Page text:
But behind the shifting strategic priorities the new agreement represents – specifically, the rise of an “Indo-Pacific” security focus aimed at containing China – lies a nuclear threat that is growing.

Already there have been warnings from China that AUKUS could put Australia in the atomic cross-hairs. Of course, it probably already was, with the Pine Gap intelligence facility a likely target.

While New Zealand’s nuclear-free statusmakes it a less obvious target, it is an integral part of the Five Eyes intelligence network. Whether that would make the Waihopai spy base an attractive target in a nuclear conflict is known only to the country’s potential enemies.

What we do know, however, is that nuclear catastrophe remains a very real possibility. According to the so-called Doomsday Clock, it is currently 100 seconds to midnight – humanity’s extinction point should some or all of the planet’s 13,100 nuclear warheads be launched.

The US and Russia account for most of these, with 1550 many of these deployed on high alert (meaning they can be fired within 15 minutes of an order) and thousands more stockpiled.

The other members of the “nuclear club” – France, Britain, Israel, India, North Korea, Pakistan and China – are estimated to possess over 1000 more.

Most of these warheads are much larger than the bomb that destroyed Hiroshima in 1945. US, Russian and Chinese investment in the development of a new generation of hypersonic missiles has raised fears of a new arms race.

From New Zealand’s point of view, this is more than disappointing. Having gone nuclear free in the 1980s, it worked hard to export the policy and promote disarmament. The high-tide was in 2017 when 122 countries signed the UN’s Treaty on the Prohibition of Nuclear Weapons.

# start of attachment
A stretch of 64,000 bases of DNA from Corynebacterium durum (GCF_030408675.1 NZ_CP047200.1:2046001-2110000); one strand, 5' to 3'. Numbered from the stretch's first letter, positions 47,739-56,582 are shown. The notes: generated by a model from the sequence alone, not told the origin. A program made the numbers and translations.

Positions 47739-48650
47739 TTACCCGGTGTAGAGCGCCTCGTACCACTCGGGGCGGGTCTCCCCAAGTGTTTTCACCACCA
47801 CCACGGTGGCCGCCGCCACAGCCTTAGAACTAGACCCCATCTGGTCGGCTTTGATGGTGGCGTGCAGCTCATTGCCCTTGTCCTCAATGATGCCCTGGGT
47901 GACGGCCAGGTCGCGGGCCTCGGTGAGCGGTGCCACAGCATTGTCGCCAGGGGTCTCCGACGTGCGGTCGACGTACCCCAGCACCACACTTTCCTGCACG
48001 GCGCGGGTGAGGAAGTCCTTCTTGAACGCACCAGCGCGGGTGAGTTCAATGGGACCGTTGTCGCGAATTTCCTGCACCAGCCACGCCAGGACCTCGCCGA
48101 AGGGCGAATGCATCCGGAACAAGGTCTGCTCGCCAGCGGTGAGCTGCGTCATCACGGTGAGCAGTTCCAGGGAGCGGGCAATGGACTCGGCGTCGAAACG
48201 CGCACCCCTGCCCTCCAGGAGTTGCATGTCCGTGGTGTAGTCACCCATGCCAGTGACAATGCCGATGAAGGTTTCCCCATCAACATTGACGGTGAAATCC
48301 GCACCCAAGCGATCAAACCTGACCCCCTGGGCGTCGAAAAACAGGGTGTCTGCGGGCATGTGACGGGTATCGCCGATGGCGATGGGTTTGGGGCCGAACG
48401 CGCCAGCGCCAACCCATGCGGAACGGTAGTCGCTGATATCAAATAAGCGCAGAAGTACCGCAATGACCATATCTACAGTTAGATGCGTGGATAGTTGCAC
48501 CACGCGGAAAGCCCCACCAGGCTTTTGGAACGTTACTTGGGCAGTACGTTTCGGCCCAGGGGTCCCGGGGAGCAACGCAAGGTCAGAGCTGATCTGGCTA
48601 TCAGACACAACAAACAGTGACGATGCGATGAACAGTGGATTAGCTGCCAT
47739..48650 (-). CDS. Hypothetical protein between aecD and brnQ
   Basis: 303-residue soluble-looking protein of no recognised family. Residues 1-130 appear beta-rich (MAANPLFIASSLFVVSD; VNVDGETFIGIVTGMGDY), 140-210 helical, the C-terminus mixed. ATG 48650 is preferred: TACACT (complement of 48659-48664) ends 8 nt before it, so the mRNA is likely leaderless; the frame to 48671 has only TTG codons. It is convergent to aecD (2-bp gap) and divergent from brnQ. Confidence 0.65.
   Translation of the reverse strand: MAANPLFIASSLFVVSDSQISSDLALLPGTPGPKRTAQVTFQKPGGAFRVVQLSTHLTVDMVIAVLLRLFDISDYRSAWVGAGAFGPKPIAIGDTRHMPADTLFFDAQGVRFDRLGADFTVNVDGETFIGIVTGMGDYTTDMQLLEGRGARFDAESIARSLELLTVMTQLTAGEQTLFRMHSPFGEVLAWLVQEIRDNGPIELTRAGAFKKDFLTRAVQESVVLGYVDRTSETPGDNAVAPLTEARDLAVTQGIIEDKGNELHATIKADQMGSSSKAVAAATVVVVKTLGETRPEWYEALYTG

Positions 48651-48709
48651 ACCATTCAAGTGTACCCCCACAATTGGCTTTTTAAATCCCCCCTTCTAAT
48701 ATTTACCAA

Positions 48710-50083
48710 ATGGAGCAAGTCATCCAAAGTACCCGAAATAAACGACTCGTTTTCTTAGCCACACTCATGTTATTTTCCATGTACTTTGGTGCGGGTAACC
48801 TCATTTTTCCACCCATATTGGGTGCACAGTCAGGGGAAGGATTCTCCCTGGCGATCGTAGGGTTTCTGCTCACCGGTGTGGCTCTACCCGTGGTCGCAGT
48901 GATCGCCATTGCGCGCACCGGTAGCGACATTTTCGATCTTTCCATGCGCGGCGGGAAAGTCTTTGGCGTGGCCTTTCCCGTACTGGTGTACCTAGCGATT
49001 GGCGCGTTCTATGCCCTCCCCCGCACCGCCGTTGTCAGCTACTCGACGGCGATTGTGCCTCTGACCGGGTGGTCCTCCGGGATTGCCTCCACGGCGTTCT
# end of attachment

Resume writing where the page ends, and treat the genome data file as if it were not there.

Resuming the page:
But the nine nuclear-capable countries simply shrugged. The Trump administration even wrote to the signatories to say they had made “a strategic error” that “turns back the clock on verification and disarmament” and urged them to rescind their ratification.

President Donald Trump then began popping rivets out of the international frameworks keeping the threat of nuclear war in check. He quit the Intermediate Nuclear Forces Treaty (INF), which prohibited short- to medium-range nukes in Europe, and the Open Skies agreement, which allowed flights through national air space to monitor compliance.

He also quit the multi-national agreement restricting Iran’s nuclear programme (despite Iran’s compliance) and failed to denuclearise North Korea, despite much fanfare. The bilateral START agreement limiting US and Russian nukes survived, but China rebuffed Trump’s idea of a trilateral nuclear pact.

Nor is the clock ticking backwards with Joe Biden in the White House. Although he extended START, the Iran deal hasn’t been resurrected and there’s been no breakthrough with a still provocative North Korea.

Both the INF and the Open Skies agreements lie dormant, and the AUKUS pact has probably seen US-Chinese relations hit a new low.

While it makes sense for New Zealand to maintain and promote its nuclear-free policy, it must also be pragmatic about reducing tension and risk, particularly in its own region. Being outside the AUKUS agreement and being on good terms with China is a good start.

Not being a nuclear state might mean New Zealand lacks clout or credibility in such a process. But the other jilted ally outside the AUKUS relationship, France, is both a nuclear power and has strong interests in the region.

Like China, France sits outside the main framework of US-Russia nuclear regulation. Now may well be the time for France to turn its anger over the AUKUS deal into genuine leadership and encourage China into a rules-based system. This is where New Zealand could help.

The Christchurch Call initiative, led by Jacinda Ardern and French president Emmanuel Macron after the 2019 terrorist attack, shows New Zealand and France can cooperate well. Now may be the chance to go one step further, where the country that went nuclear-free works with the country that bombed the Rainbow Warrior, and together start to talk to China.

This would involve discussions about weapons verification and safety measures in the Indo-Pacific region, including what kinds of thresholds might apply and on what terms nuclear parity might be established and reduced.

Such an initiative might be difficult and slow – and for many hard to swallow. But New Zealand has the potential to be an honest broker, and has a voice that just might be heard above the ticking of that clock.

As UN Secretary General António Guterres warned only last week: “We are on the edge of an abyss and moving in the wrong direction. Our world has never been more threatened or more divided.”

Alexander Gillespie is a Professor of Law at the University of Waikato.

This article was originally published on The Conversation. Read the original article.